Operations in 1971
When the 1971 war flared out on Dec 3 with the failed preemptive strike by the PAF, the Squadron was fully geared up for the days to come at Baghdogra. The first missions of the war were flown on the morning of Dec 4 against Pakistani Army Targets. One mission flown by Sqn Ldr AD Alley and Fg Offr Mohan Dikshit was successful in destroying the bridge over the River Theesta. Another mission to attack a train at Lal Munir Hat was encountered by fierce anti aircraft fire in which two Hunters were eventually lost. Both the Hunters in the mission were badly damaged. Fg Offr Andre Da Costa managed to cross the border back into Indian territory when his Hunter went out of control and crashed, killing him. The leader of the mission, SK Gupta had to eject over Baghdogra airfield.
Strikes continued on Dec 5th, when news of an impending move to the Western Sector was received. After flying about 40 sorties in the Eastern Sector, No.7 flew to Hindon on Dec 6 stopping at Kanpur midway. From Hindon, one flight of eight Hunters deployed at Nal on Dec 7. The pilots familiarized themselves with the terrain and the sector on that day. In one of the first sorties on Dec 8 against Pakistani Army tanks at Ganganagar, Wg Cdr Coelho’s Hunter was hit by ground fire and he ejected in No mans land. However before our troops could reach him, he was captured by the Pakistanis. Other interdiction sorties were flown against targets in the Suleimanke Headworks area.
On Dec 9, Fg Offr DJA De Figueiredo flew back his Hunter after it was badly damaged by ground fire. The same day Fg Offr Diskhit landed back in a Hunter with the fuel gauges reading zero!.
Command of the Squadron was taken over by Wg Cdr NC Suri who arrived from Delhi. Within a couple of days, he had to move the Squadron to Pathankot to relieve one of the Hunter Squadrons already there. After moving to Pathankot the squadron was involved in flying close support missions till the end of the war. When the war ended, Three Vir Chakras were awarded to the pilots, AR Da Costa (Posthumous), Sqn Ldr Alley and Fg Offr Dikshit. Fg Offr Sidhu was given a VM. Three other pilots were mentioned in dispatches.
Post 71 – Flying the Fishbed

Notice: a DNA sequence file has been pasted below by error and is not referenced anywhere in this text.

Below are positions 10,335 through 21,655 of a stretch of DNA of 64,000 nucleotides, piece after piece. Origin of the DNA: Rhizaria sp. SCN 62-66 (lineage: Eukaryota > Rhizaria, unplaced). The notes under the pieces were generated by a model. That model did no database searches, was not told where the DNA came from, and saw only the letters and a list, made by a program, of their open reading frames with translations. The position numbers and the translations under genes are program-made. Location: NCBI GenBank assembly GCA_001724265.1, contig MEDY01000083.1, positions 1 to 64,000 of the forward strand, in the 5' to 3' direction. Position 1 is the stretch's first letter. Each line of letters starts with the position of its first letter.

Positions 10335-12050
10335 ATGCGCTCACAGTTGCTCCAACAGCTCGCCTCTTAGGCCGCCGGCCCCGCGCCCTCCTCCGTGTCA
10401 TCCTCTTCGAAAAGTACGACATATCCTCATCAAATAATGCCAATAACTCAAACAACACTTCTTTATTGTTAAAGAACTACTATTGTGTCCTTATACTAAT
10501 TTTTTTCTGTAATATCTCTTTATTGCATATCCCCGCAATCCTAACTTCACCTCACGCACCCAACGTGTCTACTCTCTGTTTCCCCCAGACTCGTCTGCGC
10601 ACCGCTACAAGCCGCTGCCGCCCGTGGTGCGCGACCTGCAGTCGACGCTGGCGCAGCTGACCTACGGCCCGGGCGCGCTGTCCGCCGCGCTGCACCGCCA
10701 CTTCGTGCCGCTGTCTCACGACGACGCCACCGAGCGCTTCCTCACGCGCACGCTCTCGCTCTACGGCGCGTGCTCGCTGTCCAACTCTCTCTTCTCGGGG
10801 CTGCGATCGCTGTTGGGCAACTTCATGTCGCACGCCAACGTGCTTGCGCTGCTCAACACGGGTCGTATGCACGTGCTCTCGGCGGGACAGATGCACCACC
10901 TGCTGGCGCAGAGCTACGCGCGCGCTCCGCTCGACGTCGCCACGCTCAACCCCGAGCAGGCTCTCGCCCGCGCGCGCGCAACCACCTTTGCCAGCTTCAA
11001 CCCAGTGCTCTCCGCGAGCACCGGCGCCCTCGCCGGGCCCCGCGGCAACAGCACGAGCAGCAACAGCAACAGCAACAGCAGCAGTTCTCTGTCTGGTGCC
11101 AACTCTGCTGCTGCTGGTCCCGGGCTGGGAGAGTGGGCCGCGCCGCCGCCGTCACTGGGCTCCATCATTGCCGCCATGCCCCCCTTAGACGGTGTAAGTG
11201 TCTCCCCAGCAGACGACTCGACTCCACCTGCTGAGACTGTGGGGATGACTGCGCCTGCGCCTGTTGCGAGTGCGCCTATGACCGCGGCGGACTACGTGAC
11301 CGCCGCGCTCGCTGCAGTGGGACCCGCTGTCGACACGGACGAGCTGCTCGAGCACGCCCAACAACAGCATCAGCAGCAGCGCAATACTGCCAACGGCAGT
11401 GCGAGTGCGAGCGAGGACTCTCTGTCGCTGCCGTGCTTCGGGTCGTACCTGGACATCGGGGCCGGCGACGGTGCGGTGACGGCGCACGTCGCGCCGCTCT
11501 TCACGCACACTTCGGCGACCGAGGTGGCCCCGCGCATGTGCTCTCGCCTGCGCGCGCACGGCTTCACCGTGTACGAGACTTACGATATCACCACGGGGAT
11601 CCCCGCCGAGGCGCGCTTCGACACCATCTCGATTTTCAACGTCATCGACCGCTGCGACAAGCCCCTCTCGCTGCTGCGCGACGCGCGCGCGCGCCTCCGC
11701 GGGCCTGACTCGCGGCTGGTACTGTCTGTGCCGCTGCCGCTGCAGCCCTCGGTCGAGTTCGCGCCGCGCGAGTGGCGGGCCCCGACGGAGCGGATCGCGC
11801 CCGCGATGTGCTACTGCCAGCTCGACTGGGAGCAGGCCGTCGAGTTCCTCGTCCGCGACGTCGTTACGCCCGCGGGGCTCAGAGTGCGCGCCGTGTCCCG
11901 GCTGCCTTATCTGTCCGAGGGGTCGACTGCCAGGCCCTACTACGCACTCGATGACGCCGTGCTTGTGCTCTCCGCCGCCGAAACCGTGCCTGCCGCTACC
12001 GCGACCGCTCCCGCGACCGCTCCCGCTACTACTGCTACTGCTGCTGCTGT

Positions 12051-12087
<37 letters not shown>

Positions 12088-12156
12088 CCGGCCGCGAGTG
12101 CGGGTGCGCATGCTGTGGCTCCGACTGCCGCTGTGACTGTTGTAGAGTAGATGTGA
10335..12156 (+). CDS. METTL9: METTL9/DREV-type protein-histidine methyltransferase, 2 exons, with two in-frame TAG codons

After the war ended, the unit moved to Nal again. In early 72, Wg Cdr Suri led the BattleAxes to a more permanent base at Palam. Wg Cdr R V Singh took over in Feb 72. Soon after in June 73, the unit was ordered to move to Chandigarh to equip itself with the MiG-21MF. The handing over of Hunters was carried out in July 1. During that phase , on 23 July, Fg Offr Sofat had to eject from a Hunter as he was approaching Kalaikunda.
The conversion to the MiG-21MF was completed by middle of 1974 with only one aircraft lost in the training period — the Pilot Fg Offr Thapar baled out when his engine flamed out on the downward leg. Wg Cdr RV Singh was succeeded by Wg Cdr Trilochan Singh VrC on 29 July 74. The Squadron was continued flying the Type 96s for the rest of the decade.
Wg Cdr SG Inamdar (Later Air Marshal and Commodore Commandant of No.7) took over command in Mar 80. 20 Dec 80 was a red letter day for the Squadron. The President of India, Neelam Sanjeeva Reddy presented the Squadron Standards to both Nos 6 and 7 Squadrons at Poona. Soon afterwards in the autumn of 1981, The Battle Axes were told to hand over their MFs to 108 Squadron and take on the MiG-21M version, which had a slightly underrated engine than the MF version. In 1982, the Battle Axes achieved the much coveted ‘Best Squadron in the IAF Award’ for the year 1981-82, a feather in the cap for all the personnel of the Squadron.
The coming of the Vajra
In the first months of 1985, With the Mirage 2000 having been chosen as a primary fighter to counter the PAF’s F-16s, the government of India had decided that No.7 Squadron will be one of the units to operated the state of the art fighter. Accordingly the assets of No.7 were transferred to a newly raised formation, No. 51 Squadron ‘The Sword Arms’.
The new CO designate was Wg Cdr Ajit Bhavnani. After completion of training in France, the first Mirage 2000s were ferried in by the pilots in June 1985. On 29th June, No.7 Squadron was formally reborn again with Wg Cdr Bhavnani as the CO at Gwalior AFS. The subsequent period was spent in working out tactics for the new aircraft and weapon systems. DACT Training with MiG-21s and Jaguars were carried out frequently.
Op Poolmalai and Cactus
On 4 June 1987, the IAF had carried out one of its first ever missions over the airspace of another country, when An-32s dropped food supplies over the Jaffna Peninsula of Sri Lanka. In anticipation of air opposition from the Sri Lankan Air Force, Four Mirage 2000s from the Battle Axes were sent as escort. Wg Cdr Bhavnani led the escort which kept top cover over the slow moving An-32s, while another Mirage stood patrol over the coastline.
Wg Cdr AV Vaidya took over command on 22nd June 1987 from Ajit Bhavnani and the Squadron now back in Gwalior participating in exercises. About this time DACT with MiG-29s were carried out. A detachment was sent to Srinagar and then onto flights over Ladakh in Mid 1988.